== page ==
(Pocket-lint) - The BeBook Neo takes the "traditional" (if we can use such a term for devices that have only been around for a couple of years) approach, offering an E-Ink screen, but incorporating Wi-Fi. Could this be the connected ebook reader that we have all been waiting for, offering open choice against the likes of Amazon's Kindle?

Ebook readers find themselves in a slightly awkward place at the moment. Apple's iPad has stoked the tablet furnace, and we are likely to see a wave of devices that will offer features that the BeBook Neo offers and more. Of course, the use of E-Ink technology for the display does mean that this ebook reader is easier on the eyes than those with backlit displays: people will say you can read the iPad without strain, but there's no getting away from the fact that it is backlit and the screen is too glossy for relaxing in the garden on a sunny day to read a little Simon Scarrow.


This is where the BeBook Neo's strength lies, in offering a good platform for reading, as do the other E-Ink devices we've reviewed. Say what you like, we still think there is a place for this type of device. Long battery life - weeks of reading - combined with that paper-like experience make these things great for reading novels on your travels. 

The addition of extra features, then, poses something of a problem for the BeBook Neo. It's never going to be as good an experience as a fully-fledged tablet. The screen doesn't offer the same experience and the inclusion of Wi-Fi destroys one of the other benefits: the long battery life. The Wi-Fi can be switched off using a slider on the side of the device and that's advisable whenever it isn't absolutely necessary, because it drains the battery very quickly.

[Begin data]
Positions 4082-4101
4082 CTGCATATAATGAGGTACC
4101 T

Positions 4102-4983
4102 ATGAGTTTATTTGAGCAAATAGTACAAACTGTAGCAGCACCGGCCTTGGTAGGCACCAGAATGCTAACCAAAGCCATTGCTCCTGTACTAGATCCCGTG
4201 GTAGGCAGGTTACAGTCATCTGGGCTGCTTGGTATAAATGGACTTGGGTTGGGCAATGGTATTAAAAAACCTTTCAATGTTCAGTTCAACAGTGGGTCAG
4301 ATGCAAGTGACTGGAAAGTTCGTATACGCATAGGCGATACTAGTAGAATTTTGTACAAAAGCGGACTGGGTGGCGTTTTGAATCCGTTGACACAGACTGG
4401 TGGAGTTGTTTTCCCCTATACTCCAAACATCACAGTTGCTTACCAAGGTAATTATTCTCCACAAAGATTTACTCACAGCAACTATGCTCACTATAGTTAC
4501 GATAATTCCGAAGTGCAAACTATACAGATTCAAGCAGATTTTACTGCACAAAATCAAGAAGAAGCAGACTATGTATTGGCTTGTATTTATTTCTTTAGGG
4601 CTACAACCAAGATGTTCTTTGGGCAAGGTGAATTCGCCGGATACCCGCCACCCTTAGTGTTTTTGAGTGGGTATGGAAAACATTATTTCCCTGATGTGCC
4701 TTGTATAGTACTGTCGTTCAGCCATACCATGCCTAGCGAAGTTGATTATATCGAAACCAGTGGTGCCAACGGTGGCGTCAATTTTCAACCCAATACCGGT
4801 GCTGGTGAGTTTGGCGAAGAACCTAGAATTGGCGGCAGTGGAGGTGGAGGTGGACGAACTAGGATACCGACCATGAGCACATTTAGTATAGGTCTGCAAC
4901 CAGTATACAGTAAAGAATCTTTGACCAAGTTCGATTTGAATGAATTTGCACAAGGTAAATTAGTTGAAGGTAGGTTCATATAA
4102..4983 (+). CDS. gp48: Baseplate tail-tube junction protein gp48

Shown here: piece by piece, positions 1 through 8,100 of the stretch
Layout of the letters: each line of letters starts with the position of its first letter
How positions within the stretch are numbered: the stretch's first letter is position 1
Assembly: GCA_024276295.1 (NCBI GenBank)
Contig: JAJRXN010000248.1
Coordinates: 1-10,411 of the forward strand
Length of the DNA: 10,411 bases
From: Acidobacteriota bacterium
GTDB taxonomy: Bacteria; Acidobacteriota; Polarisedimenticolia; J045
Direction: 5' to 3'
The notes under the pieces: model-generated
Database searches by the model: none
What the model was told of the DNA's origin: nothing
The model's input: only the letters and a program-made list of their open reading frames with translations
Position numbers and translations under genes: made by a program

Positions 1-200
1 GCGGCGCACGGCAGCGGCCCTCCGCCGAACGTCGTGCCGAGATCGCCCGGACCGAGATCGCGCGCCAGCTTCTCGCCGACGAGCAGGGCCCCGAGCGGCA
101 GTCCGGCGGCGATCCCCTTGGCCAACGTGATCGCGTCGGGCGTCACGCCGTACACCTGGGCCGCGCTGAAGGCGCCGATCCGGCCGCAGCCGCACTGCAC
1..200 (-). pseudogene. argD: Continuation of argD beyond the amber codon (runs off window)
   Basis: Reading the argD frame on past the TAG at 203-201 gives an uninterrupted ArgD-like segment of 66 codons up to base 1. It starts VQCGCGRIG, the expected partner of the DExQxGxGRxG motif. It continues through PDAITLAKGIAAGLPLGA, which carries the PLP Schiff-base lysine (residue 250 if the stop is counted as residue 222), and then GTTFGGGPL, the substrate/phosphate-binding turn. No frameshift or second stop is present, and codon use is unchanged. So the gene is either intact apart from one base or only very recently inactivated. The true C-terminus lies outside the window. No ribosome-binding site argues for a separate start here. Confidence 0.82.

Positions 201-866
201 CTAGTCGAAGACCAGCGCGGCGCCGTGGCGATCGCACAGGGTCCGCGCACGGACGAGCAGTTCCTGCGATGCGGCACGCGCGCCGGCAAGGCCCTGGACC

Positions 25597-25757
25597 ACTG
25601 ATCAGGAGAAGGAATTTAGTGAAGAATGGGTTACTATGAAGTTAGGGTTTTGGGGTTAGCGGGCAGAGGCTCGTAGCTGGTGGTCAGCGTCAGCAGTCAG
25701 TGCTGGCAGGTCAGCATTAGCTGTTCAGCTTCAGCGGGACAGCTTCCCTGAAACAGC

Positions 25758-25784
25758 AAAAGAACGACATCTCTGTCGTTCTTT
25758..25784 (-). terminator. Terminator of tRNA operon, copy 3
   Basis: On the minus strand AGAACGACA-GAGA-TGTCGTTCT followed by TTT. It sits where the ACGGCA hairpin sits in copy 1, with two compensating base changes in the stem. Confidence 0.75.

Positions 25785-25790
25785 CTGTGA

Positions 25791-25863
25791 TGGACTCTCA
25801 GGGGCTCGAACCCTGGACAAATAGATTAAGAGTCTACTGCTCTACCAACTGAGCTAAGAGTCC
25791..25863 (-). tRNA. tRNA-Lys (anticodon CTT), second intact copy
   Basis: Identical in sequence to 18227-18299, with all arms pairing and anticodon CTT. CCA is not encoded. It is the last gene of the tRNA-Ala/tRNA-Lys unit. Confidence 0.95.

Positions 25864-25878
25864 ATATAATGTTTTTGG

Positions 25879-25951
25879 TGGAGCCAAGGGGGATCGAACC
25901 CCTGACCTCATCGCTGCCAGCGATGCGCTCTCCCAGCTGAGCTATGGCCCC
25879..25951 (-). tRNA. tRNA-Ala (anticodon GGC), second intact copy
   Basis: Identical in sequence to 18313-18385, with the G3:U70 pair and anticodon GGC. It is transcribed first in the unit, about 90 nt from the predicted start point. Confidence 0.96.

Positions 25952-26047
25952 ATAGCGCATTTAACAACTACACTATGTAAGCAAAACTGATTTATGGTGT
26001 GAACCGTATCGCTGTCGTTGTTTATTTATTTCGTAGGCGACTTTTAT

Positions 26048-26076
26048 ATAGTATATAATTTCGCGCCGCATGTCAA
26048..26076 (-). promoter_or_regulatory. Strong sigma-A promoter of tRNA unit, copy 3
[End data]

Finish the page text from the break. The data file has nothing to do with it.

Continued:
So what does the inclusion of Wi-Fi offer you? It allows the BeBook Neo to head online. Strangely Wi-Fi doesn’t remember which connection you use (but will remember your password) so you have to go through a connection process each time you want to do something online.


There is a basic browser, with links to Adobe, Google and Wikipedia, as well as MyBeBook.com. This isn't an ebook store, as you might expect, but a series of links offering up access to Foyles, Blackwell and WHSmith's websites. Surprisingly, these take you through to a full website experience, so once you arrive at one of these websites, you still have to navigate as normal, find the ebooks and then make your selection.

It's a shame this content hasn't been tailored to the device, or that BeBook hasn't aggregated and reformatted it: ultimately, this would make the experience better and encourage people to purchase books through the system. Navigation around pages is using the stylus to drag the page around, which is a little hit and miss.

But it does work and if you are a fan of downloading books from places like Project Gutenberg, then you'll be able to get the books directly into the device, in EPUB format, without using a computer, which will be a bonus for many.


However, the browser isn't the most stable and we found on many occasions that it would fail to load a page. When in an area of low Wi-Fi signal, it would simply not respond. But even sitting close to the router, we found it struggled to load pages. So much so, that we never managed to purchase an ebook from any of the supplied stores to download. The process isn't slick and simple like it is buying a book from the Kindle Store, so in this sense, it's almost better to ignore the connected option, and use your PC as normal to transfer books via USB.

The BeBook Neo gives you a 600 x 800 pixel resolution display measuring 6 inches. This is typical size for a reader and given that you can set the text size to fill your page, it makes for comfortable reading. The panel is a touch panel too, although it only responds to the supplied stylus that tucks into the back of the device.